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Blog: Listening, learning and sharing: The impact of group facilitation in oral history by Lorna Barton, Scottish Oral History Centre (SOHC)

In May this year, Professor Arthur McIvor of the University of Strathclyde was successful in securing funding to deliver training through our Spring into Methods programme,jointly funded wit the Scottish Graduate School for Arts and Humanities. The proposal was to deliver Advanced Oral History Theory and Practice training to PhD students from both Social Science and Arts and Humanities disciplines. Here, Lorna Barton, a PGR Training Assistant and facilitator of the workshop gives a detailed account of the training. 

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Blog: PhD ‘Must-knows’ from attending the Big Data Centre for Environment and Health (BERTHA) Summer School – By Katie Riddoch

In August, SGSSS funded two ESRC Researchers to participate in the first annual summer school of the Aarhus University Big Data Centre for Environment and Health (BERTHA). This five day course on the theme of Personalised Sensors introduced a small group of PhDs and Post Docs to the application of state-of-the-art research using personalised sensors to measure environmental exposures, fitness, health, and wellbeing. The course also provided an excellent opportunity to understand the responsibility and ethical considerations in research involving protection of personal data and the involvement of participants in campaigns or fieldwork.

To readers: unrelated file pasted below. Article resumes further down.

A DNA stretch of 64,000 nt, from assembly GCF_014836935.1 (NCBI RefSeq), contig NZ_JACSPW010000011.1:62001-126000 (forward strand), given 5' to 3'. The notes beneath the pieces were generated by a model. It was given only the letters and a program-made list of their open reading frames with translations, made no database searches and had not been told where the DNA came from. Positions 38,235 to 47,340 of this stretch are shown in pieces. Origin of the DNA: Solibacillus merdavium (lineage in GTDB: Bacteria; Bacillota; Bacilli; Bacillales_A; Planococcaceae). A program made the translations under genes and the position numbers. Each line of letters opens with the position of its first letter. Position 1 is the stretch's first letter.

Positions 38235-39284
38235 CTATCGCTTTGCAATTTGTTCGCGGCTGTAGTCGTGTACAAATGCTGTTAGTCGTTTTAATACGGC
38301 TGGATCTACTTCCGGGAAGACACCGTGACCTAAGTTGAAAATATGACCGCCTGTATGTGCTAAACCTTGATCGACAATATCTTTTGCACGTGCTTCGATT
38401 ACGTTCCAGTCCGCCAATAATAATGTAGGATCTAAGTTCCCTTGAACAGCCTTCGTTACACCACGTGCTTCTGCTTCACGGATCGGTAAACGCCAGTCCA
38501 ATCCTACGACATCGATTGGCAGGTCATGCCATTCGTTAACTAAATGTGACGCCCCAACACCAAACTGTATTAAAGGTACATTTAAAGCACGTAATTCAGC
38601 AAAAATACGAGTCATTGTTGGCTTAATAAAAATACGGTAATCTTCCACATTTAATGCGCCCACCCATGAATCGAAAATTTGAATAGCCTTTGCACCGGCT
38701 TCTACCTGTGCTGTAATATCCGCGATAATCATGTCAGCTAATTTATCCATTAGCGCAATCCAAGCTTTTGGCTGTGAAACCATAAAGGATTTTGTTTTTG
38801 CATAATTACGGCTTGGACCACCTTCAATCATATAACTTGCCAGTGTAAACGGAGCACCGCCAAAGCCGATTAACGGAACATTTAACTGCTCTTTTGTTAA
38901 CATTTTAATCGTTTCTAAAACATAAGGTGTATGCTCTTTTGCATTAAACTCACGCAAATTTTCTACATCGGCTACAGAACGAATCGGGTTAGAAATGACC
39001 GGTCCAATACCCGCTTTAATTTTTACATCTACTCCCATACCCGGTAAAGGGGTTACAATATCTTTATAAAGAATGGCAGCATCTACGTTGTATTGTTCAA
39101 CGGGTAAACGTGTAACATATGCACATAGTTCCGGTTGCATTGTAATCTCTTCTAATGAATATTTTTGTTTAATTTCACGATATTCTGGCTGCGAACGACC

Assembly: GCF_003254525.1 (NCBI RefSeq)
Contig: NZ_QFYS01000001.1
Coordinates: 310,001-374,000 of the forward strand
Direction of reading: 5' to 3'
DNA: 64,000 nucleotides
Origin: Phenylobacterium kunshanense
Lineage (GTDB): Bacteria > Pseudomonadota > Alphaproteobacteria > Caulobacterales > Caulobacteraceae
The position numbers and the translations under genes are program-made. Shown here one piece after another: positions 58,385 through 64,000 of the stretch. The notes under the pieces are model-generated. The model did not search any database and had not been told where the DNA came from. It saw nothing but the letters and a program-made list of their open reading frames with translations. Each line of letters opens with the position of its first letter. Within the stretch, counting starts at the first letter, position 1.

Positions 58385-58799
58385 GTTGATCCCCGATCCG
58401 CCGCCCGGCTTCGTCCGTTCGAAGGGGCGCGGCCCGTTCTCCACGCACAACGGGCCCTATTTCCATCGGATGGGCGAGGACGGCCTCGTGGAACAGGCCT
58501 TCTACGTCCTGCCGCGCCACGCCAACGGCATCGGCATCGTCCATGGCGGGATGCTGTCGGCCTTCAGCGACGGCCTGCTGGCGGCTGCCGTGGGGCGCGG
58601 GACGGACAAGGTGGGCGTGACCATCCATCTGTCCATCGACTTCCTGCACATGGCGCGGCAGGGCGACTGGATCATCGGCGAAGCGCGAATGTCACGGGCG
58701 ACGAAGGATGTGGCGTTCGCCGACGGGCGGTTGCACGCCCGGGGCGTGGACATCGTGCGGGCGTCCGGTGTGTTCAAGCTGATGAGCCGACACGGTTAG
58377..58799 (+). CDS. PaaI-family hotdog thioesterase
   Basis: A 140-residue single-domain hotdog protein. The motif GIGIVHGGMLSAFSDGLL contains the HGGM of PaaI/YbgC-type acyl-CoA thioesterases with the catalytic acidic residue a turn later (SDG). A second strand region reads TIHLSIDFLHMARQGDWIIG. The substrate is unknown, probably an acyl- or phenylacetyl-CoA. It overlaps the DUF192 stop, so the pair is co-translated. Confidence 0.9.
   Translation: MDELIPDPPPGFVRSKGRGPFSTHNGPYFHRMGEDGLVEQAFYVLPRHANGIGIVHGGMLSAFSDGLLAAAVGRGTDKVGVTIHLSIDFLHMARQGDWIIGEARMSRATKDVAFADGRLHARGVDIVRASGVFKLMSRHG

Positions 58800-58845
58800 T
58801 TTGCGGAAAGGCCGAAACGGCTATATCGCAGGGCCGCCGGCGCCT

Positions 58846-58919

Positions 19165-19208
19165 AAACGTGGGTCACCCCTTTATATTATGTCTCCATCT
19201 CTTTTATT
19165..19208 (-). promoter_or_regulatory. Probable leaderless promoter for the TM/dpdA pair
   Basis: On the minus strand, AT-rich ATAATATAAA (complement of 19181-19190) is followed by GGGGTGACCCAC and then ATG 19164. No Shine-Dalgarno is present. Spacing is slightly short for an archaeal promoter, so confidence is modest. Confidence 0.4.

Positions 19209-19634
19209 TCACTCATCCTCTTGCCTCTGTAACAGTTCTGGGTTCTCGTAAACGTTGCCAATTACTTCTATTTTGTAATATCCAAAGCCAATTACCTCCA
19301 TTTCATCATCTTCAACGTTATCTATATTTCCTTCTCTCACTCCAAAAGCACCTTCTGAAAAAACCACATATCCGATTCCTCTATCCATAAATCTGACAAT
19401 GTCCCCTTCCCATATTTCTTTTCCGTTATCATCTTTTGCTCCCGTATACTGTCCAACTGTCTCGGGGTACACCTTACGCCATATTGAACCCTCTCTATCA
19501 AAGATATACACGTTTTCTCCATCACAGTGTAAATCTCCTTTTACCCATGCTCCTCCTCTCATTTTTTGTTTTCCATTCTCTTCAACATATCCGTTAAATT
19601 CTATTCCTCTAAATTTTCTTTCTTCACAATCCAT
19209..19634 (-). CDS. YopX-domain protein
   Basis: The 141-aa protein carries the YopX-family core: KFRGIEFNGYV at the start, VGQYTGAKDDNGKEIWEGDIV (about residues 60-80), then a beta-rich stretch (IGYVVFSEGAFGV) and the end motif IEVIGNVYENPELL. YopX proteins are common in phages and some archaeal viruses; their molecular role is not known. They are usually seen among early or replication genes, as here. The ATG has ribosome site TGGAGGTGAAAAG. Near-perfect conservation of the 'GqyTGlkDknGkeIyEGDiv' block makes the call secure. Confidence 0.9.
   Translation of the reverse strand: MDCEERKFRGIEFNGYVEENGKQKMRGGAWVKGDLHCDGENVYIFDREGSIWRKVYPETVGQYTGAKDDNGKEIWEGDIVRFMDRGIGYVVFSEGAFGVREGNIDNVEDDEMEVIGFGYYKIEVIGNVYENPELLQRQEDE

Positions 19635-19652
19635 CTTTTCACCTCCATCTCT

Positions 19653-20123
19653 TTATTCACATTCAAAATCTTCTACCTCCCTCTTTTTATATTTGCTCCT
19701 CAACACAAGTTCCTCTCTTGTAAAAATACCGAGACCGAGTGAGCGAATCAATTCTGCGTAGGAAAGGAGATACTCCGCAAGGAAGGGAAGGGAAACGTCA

Here, Katie Riddoch, a 2nd Year Doctoral Student at the University of Glasgow (Social Brain in Action Lab, Institute of Neuroscience and Psychology) funded by an ESRC Industrial Strategy Studentship, shares her reflections on the experience.

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Blog: Big Data in Small Packages – By Tim McGowan

In August, SGSSS funded two ESRC Researchers to participate in the first annual summer school of the Aarhus University Big Data Centre for Environment and Health (BERTHA). This five day course on the theme of Personalised Sensors introduced a small group of PhDs and Post Docs to the application of state-of-the-art research using personalised sensors to measure environmental exposures, fitness, health, and wellbeing. The course also provided an excellent opportunity to understand the responsibility and ethical considerations in research involving protection of personal data and the involvement of participants in campaigns or fieldwork.

Here, Tim McGowan, a 1st year PhD student at the University of Strathclyde (Laboratory for Innovation in Autism) funded by an ESRC Interdisciplinary Studentship, shares his reflections of working across disciplinary boundaries.

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